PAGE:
He said federal health and safety officials determined that the company was unable to lower the lead levels sufficiently to protect fetuses. Rather than fire the women or transfer them to safer, lower-paying jobs, Bork continued, they were given the choice of sterilization.
"My opinion is not an endorsement of sterilization. It is not an anti-woman opinion," Bork said. He also pointed out that then-judge and now Supreme Court Justice Antonin Scalia joined Bork in that unanimous ruling by a three-judge federal court.
Later, Metzenbaum read from a telegram he said he had just received from one of the women who did decide to accept sterilization.
"I cannot believe that Judge Bork thinks we were glad to have the choice of getting sterilized or getting fired. Only a judge who knows nothing about women who need to work could say that," said the telegram signed by Betty Riggs of Parrisville, W. Va.
There were also moments of levity.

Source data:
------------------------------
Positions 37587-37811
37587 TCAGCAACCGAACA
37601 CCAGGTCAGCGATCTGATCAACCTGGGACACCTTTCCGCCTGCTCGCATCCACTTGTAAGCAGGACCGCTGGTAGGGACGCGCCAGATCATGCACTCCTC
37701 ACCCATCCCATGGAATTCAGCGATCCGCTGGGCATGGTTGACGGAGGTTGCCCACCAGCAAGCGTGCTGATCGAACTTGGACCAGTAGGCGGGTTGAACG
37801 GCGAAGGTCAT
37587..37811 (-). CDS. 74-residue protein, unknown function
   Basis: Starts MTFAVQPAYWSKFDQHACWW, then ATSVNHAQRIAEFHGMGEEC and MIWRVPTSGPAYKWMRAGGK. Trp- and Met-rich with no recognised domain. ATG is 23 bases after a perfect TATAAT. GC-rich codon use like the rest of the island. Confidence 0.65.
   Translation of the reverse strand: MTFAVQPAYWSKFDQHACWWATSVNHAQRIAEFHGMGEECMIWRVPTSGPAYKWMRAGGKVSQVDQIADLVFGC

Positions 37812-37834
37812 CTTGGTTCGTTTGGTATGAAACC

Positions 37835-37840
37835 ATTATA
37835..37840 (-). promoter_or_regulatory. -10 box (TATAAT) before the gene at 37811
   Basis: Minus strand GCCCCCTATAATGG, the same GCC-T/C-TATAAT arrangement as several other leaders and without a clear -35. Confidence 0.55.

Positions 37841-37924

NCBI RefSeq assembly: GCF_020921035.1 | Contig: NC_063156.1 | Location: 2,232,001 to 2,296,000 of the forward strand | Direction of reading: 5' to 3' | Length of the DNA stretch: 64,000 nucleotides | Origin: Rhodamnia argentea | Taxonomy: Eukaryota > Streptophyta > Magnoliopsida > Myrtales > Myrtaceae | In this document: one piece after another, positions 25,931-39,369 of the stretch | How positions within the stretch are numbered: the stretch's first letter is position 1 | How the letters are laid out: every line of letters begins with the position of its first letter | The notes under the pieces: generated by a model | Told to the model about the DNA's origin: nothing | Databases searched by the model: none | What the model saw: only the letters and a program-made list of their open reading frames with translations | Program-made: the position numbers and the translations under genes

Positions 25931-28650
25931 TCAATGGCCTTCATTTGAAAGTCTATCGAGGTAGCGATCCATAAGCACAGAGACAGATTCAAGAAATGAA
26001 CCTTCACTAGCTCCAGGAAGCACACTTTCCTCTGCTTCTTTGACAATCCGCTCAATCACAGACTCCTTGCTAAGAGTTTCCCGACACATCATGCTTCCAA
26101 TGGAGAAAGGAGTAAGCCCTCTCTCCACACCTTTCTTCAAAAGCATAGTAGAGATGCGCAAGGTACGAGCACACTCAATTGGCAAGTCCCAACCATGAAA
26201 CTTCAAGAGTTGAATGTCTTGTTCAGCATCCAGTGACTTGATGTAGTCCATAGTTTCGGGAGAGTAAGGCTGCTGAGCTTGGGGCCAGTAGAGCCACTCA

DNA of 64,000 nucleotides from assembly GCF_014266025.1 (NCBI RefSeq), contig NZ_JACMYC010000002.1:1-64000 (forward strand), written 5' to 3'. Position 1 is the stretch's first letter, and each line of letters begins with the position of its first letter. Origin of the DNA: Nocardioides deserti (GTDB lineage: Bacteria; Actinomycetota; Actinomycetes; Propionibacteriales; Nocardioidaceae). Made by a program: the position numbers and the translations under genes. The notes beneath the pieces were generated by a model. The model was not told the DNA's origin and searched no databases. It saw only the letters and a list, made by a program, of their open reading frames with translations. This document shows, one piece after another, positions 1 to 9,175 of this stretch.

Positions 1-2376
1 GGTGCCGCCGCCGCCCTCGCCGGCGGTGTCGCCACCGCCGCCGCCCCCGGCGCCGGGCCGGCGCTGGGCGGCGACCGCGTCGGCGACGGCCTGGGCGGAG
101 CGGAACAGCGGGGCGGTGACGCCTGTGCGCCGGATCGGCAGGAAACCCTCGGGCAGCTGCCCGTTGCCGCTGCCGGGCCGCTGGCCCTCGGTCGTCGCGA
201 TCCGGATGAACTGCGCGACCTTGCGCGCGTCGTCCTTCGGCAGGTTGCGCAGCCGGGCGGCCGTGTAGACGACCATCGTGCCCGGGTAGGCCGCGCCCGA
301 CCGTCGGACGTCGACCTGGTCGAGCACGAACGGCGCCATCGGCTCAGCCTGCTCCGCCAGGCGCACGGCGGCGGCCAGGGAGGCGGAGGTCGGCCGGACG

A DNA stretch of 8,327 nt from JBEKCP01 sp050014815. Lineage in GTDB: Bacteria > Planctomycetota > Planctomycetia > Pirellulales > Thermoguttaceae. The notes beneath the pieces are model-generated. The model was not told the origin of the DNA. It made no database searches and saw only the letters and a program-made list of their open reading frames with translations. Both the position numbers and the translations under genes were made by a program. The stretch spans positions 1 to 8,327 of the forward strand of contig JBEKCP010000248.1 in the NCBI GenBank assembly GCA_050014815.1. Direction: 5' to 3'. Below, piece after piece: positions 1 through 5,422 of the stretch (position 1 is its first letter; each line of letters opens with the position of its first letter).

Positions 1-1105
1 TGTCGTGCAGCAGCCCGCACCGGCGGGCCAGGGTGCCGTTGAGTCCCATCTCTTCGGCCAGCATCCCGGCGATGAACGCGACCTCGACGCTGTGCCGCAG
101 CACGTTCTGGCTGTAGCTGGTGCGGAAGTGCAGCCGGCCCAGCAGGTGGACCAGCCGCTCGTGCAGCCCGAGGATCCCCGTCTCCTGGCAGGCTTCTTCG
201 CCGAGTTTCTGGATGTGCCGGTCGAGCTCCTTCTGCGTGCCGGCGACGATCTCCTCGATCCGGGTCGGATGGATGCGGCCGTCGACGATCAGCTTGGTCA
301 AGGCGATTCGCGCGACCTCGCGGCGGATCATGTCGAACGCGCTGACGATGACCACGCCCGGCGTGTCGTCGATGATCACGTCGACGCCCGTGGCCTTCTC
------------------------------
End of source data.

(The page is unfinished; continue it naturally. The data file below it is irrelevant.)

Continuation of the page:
Bork, recalling views he had expressed as a college professor, wryly alluded to the storm of controversy his appointment by President Reagan has generated.
"If professors were paid to be provocative and speculative, I was underpaid," he said.
Bork also evoked laughter when he rebutted an earlier charge that his economic theories would mean ruin for discount stores. He said, "I spend a lot of my time looking for discount stores. I would not do anything that would wipe out discount stores."
Bork, in his fourth day of testimony, matched the apparent record for such questioning, set by Abe Fortas in 1968 in President Johnson's unsuccessful effort to promote Fortas from associate justice to chief justice.
The last two nominees to be denied Senate confirmation, Clement Haynsworth in 1969 and G. Harrold Carswell in 1970, each testified for two days. In often stormy sessions last year, Chief Justice William H. Rehnquist testified for two days before his eventual confirmation.
Supreme Court nominees have been appearing before the committee only since 1939.